Oftentimes, fighting games and anime franchises can go hand in hand. Just look at the various fighting games based off Dragon Ball for an example of that. And what anime should go better with the genre than My Hero Academia, a franchise all about super-powered fighters in the first place? If that sounds like something right up your alley, then you’re in luck; this is the game for you. Unfortunately, if it doesn’t, then you might want to give this one a pass. There’s little here on offer for the rest of you.
A quick summary of My Hero Academia, for those who, like me, came at this uninitiated; the series takes place in a version of our world where superpowers are common place, and are regularly used in both the commitment and prevention of crime. People can train professionally at schools to become Heroes, people trained to use and master their powers, called Quirks, to stop villains.
Now, this game assumes you know all of that, and a lot more in fact, going in. That’s both the game’s biggest strength and most glaring flaw; it is designed, almost exclusively, with fans of the My Hero Academia franchise in mind. Very little attempt is made to introduce new players to the lore of the world, or to the characters; the game jumps right in, throwing about names, terms, and characters with little to no explanation. If you’re coming into the game with little or no prior knowledge of the franchise, things can get confusing, fast.
“My Hero One’s Justice 2 is designed, almost exclusively, with fans of the My Hero Academia franchise in mind.”
Luckily, little of that confusion translates into the actual fighting mechanics, which are fluid if unremarkable. The gist of the gameplay is your fairly typical 3D fighting game. You take control of a primary character in one-on-one fights. You’ve got three basic move types; a basic attack, a ranged attack, and a third, usually more powerful, strike. Each of these have a variation that can be triggered by hitting them and a direction on the left stick at the same time. Chain various moves together to create a combo. There’s a meter, called your Plus Ultra, that allows you to trigger three different tiers of power attacks.
That’s largely it for the gameplay mechanics; the only other major feature is the sidekick system, where you choose two other fighters to round out your team. Pressing the triggers allow you to summon one of them at a time to make a quick strike against your target (it’s best used as a combo breaker). There’s little variation in technique, combos or execution between characters, and the mechanics themselves are very simple to get down. On the one hand, this makes the game very accessible. It’s easy to pick up the game and learn the fighting to a functional level very quickly, making it a great casual game with friends, or a great first game to use to introduce someone to the fighting game genre. On the downside, the simplistic mechanics mean the game lacks any real depth, and once you’ve mastered one character, you’ve mastered them all, resulting in fighting that gets stale quickly once the novelty wears off.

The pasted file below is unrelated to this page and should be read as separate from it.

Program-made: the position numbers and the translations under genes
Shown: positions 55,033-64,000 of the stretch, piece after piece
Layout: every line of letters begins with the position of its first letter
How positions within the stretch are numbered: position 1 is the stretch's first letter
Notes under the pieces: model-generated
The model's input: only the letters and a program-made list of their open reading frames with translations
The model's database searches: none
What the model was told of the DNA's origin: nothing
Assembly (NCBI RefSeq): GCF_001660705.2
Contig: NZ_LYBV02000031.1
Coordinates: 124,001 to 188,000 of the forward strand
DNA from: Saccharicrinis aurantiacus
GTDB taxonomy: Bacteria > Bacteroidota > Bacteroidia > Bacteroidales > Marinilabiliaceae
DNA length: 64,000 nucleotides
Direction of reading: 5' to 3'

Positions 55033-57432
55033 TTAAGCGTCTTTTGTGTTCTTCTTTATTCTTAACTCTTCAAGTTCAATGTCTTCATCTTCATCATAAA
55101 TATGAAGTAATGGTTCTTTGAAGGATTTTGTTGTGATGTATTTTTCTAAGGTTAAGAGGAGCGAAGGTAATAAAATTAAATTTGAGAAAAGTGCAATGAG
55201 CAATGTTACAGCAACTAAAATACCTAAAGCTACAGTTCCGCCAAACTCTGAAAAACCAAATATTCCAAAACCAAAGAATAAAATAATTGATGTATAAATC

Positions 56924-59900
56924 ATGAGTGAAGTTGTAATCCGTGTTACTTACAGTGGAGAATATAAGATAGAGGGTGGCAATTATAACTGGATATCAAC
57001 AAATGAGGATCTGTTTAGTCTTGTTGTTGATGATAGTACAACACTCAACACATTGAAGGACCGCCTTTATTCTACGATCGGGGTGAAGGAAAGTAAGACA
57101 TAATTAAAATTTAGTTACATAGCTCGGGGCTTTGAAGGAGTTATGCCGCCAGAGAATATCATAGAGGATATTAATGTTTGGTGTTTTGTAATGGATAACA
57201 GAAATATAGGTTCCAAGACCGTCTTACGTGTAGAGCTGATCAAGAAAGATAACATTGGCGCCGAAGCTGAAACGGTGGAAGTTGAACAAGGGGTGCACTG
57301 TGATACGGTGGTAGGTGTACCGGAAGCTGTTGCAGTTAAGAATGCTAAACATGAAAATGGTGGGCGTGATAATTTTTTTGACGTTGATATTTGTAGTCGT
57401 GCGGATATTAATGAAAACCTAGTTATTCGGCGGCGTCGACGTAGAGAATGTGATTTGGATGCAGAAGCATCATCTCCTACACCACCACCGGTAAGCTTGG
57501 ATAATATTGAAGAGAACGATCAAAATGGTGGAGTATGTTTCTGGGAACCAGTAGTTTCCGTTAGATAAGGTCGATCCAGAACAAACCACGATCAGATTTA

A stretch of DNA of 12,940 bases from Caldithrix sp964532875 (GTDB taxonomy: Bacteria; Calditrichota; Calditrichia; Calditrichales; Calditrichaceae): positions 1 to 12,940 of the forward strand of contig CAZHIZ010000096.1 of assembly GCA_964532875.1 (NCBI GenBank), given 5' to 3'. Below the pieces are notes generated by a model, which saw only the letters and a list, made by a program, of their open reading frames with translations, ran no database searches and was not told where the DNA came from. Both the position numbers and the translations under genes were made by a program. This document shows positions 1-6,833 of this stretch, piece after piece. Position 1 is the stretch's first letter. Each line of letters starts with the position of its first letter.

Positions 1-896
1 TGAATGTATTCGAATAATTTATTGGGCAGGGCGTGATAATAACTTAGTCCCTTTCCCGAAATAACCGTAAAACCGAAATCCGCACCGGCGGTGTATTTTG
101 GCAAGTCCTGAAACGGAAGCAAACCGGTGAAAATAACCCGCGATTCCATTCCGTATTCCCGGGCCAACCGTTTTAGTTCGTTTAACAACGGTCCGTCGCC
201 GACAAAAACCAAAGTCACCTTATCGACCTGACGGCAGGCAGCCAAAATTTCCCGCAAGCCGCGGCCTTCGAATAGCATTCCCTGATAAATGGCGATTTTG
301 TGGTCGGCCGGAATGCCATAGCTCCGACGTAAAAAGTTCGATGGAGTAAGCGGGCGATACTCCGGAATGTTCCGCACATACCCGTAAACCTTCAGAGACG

There’s plenty of novelty, at least. The combat, while shallow, is flashy and exciting to look at. Bright colors bring the characters and environments to life, and fluid animations keep the combat interesting to watch. The character designs are as unique as ever, and they’re well rendered here. The stages have a decent amount of visual variety, and are loaded full of plenty of destructible objects to keep things more interesting. Meanwhile, ample voice acting (in Japanese only) and energetic music help keep things exciting from an audio standpoint.
“The combat, while shallow, is flashy and exciting to look at. Bright colors bring the characters and environments to life, and fluid animations keep the combat interesting to watch.”